The think tank dGen has released its most contemplated “Blockchain in Europe 2020” report. Think Tank dGen is a company whose primary focus is on the decentralization of blockchain technology as quickly as possible.
The official statement presents an outline of initiatives taken up by dGen, which includes communicating to more than 60 experts and scrutinizing 1,200 organizations in 20 countries.
Jake Scott, the Founding Board Member of dGen stated,
It’s interesting to analyze the culture that drives much of contemporary blockchain development, as it appears very endemic to Europe. Whether we look at The Enlightenment, the fall of the Berlin Wall, or our more recent history of fading borders for increased cross-country collaboration: it feels blockchain has a welcome home in the European discourse.
Think Tank made an analysis of the blockchain sensibility in six major European countries, which includes France, Germany, Malta, UK, Switzerland, and The Netherlands. dGen categorized each country on the basis of regulation, startup, funding, adaption and fiscal policies using an established scoring model.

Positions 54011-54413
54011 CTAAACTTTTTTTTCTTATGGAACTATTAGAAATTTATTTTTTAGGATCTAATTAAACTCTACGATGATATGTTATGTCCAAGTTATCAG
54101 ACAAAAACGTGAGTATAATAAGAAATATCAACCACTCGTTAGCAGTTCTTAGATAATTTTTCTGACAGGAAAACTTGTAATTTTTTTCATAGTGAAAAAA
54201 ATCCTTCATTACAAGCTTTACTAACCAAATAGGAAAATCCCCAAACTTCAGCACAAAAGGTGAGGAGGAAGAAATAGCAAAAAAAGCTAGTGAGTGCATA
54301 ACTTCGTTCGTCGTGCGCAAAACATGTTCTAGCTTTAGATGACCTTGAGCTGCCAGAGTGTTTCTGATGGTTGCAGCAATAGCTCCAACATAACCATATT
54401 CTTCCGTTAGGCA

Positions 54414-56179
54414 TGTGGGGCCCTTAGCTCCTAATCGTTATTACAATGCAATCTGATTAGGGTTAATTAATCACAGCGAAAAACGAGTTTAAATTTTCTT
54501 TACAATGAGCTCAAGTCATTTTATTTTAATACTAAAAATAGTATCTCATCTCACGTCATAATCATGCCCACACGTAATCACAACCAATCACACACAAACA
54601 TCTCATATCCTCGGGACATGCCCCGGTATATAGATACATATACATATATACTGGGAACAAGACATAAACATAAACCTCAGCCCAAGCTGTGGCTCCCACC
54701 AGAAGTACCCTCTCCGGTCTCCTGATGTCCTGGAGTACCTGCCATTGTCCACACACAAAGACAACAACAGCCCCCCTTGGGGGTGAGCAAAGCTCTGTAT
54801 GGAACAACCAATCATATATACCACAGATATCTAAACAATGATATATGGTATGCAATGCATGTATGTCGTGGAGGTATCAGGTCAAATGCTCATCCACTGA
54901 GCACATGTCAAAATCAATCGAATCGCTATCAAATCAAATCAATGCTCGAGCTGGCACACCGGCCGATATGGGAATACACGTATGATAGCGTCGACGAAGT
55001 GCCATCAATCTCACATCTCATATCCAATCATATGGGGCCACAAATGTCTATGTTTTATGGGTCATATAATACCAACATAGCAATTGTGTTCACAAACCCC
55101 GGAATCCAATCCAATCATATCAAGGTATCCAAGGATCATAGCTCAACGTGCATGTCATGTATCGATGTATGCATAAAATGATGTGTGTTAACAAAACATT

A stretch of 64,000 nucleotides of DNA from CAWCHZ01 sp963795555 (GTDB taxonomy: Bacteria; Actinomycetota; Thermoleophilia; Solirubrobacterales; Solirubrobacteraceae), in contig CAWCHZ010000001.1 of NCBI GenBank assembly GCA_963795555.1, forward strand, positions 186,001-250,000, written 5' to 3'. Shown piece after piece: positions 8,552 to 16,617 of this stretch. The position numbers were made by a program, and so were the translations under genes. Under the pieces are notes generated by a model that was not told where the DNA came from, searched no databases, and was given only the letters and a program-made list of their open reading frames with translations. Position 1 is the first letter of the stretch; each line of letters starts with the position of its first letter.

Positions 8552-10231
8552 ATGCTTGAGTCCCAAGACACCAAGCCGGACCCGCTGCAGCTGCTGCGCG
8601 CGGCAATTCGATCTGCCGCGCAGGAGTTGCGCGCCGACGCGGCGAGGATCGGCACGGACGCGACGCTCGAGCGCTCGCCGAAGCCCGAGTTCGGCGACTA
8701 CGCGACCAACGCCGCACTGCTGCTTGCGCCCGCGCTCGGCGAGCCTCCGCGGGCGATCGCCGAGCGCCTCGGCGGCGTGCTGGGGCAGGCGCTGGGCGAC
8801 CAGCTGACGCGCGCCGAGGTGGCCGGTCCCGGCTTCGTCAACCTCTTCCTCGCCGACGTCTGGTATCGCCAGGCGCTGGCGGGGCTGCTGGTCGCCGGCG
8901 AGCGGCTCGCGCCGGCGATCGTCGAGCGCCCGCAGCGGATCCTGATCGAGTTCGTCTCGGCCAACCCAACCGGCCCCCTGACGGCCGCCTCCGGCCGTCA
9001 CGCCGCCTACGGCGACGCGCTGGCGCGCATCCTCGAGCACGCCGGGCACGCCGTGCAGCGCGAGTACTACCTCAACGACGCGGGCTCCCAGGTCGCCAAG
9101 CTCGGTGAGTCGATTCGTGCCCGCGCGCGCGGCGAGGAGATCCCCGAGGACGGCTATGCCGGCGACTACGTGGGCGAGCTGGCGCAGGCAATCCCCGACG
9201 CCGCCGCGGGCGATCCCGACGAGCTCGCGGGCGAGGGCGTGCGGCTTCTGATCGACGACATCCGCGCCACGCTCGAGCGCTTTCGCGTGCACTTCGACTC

To collect a few other information, dGen’s Founding board member Scott said that they aimed to collect databases of companies, funds, events, spaces, non-profits, and other organizations that are operating in the blockchain system of Europe. They analyzed all these prospects to know to what extent countries are interested in Blockchain innovations and how active the financial ecosystem is.
The report further elaborates to talk about the list of benefits and restrictions each country faces in the blockchain technology. As per dGen’s observation based on Europe’s past collaborations among other countries, Europe holds the probability to occupy market share from the US and Asia.
The Co-founder of Scalewonder, Simon Schwerin, concluded the report by saying,
Collaboration, clarity, and focus are key for EU players to succeed [in] giving the EU a unique position. We should start seeing our efforts more as EU broad or global efforts, which is very hard due to local ‘bubble’ bias.